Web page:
Shimeji

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Japanese popular mushrooms, clockwise from left, enokitake, buna-shimeji, bunapi-shimeji, king oyster mushroom and shiitake (front).
Lyophyllum shimeji
Bunapi (developed by Hokuto Corporation)

Shimeji (Japanese languageシメジ, 占地) is a group of edible mushrooms native to East Asia, but also found in northern Europe.[1] Hon-shimeji (Lyophyllum shimeji) is a mycorrhizal fungus and difficult to cultivate. Other species are saprotrophs, and buna-shimeji is now widely cultivated. Shimeji is rich in umami tasting compounds such as guanylic acid, glutamic acid, and aspartic acid.[2]

Species[edit]

There are several species sold as shimeji mushrooms. All are saprotroph except Lyophyllum shimeji.

Mycorrhiza
The cultivation methods have been patented by several groups, such as Takara Bio[3] and Yamasa,[4] and the cultivated hon-shimeji is available from several manufacturers in Japan.[5][6]
Saprotroph
Hypsizygus marmoreus is a synonym of Hypsizigus tessellatus. Cultivation of Buna-shimeji was first patented by Takara Shuzo Co.,Ltd. in 1972 as hon-shimeji and the production started in 1973 in Japan.[7] Now, several breeds are widely cultivated and sold fresh in markets.
  • Bunapi-shimeji (ja:ブナピー), known in English as the White Beech or White Clamshell Mushroom
Bunapi was selected from UV-irradiated buna-shimeji ('hokuto #8' x 'hokuto #12') and the breed was registered as 'hokuto shiro #1' by Hokuto Corporation.[8][9]
These two species had been also sold as hon-shimeji.

Cooking[edit]

Shimeji should always be cooked: it is not a good mushroom to serve raw due to a somewhat bitter taste, but the bitterness disappears completely upon cooking. The cooked mushroom has a pleasant, firm, slightly crunchy texture and a slightly nutty flavor. Cooking also makes this mushroom easier to digest. In stir-fried foods, as well as with wild game or seafood it is a good mushroom. Also it can be used in soups, stews and in sauces. When cooked alone, Shimeji mushrooms can be sautéed as a whole, including the stem or stalk (only the very end cut off), using a higher temperature or they can be slow roasted on a low temperature with a small amount of butter or cooking oil. Shimeji is used in soups, nabe and takikomi gohan.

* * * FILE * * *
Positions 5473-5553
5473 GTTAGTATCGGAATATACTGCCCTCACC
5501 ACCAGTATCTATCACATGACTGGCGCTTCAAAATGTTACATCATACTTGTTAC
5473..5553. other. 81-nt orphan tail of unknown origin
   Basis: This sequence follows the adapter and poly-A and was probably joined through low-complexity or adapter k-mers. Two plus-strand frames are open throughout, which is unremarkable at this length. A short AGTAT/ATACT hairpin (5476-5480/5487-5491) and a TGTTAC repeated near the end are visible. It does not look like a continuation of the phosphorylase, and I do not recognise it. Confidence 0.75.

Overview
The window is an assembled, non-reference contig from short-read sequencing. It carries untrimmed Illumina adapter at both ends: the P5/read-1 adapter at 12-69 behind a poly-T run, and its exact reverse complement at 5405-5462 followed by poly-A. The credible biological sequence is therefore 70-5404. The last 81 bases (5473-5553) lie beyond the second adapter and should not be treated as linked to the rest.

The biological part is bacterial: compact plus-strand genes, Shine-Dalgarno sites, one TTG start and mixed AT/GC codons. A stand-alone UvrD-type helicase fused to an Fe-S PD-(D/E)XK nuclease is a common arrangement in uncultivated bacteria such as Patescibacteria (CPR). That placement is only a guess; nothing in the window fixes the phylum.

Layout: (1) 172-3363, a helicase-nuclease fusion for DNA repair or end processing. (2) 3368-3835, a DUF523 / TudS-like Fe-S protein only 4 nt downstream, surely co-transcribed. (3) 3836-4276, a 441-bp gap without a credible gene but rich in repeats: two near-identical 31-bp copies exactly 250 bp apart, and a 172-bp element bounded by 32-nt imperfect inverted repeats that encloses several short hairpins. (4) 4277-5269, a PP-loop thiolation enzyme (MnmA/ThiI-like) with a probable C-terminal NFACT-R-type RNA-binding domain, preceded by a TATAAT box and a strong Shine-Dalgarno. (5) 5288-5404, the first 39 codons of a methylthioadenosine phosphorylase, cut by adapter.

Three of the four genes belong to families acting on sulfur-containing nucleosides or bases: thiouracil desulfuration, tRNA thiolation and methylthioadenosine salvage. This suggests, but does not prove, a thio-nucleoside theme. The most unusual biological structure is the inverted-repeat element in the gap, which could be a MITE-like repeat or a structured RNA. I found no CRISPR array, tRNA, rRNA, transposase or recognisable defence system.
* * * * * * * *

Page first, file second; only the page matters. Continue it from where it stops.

Desktop buddies[edit]

Shimeji can also be anime or manga characters that roam around the screen. They're given this name because they multiply, just like the mushroom. They can also interact with windows. They are available on Windows, Mac OS, and GNU/Linux-based operating systems.

See also[edit]

References[edit]

External links[edit]

  • Honshimeji Mushroom, RecipeTips.com. Brown Beech (Buna shimeji), White Beech (Bunapi shimeji), and the Pioppino (Agrocybe aegerita) mushrooms.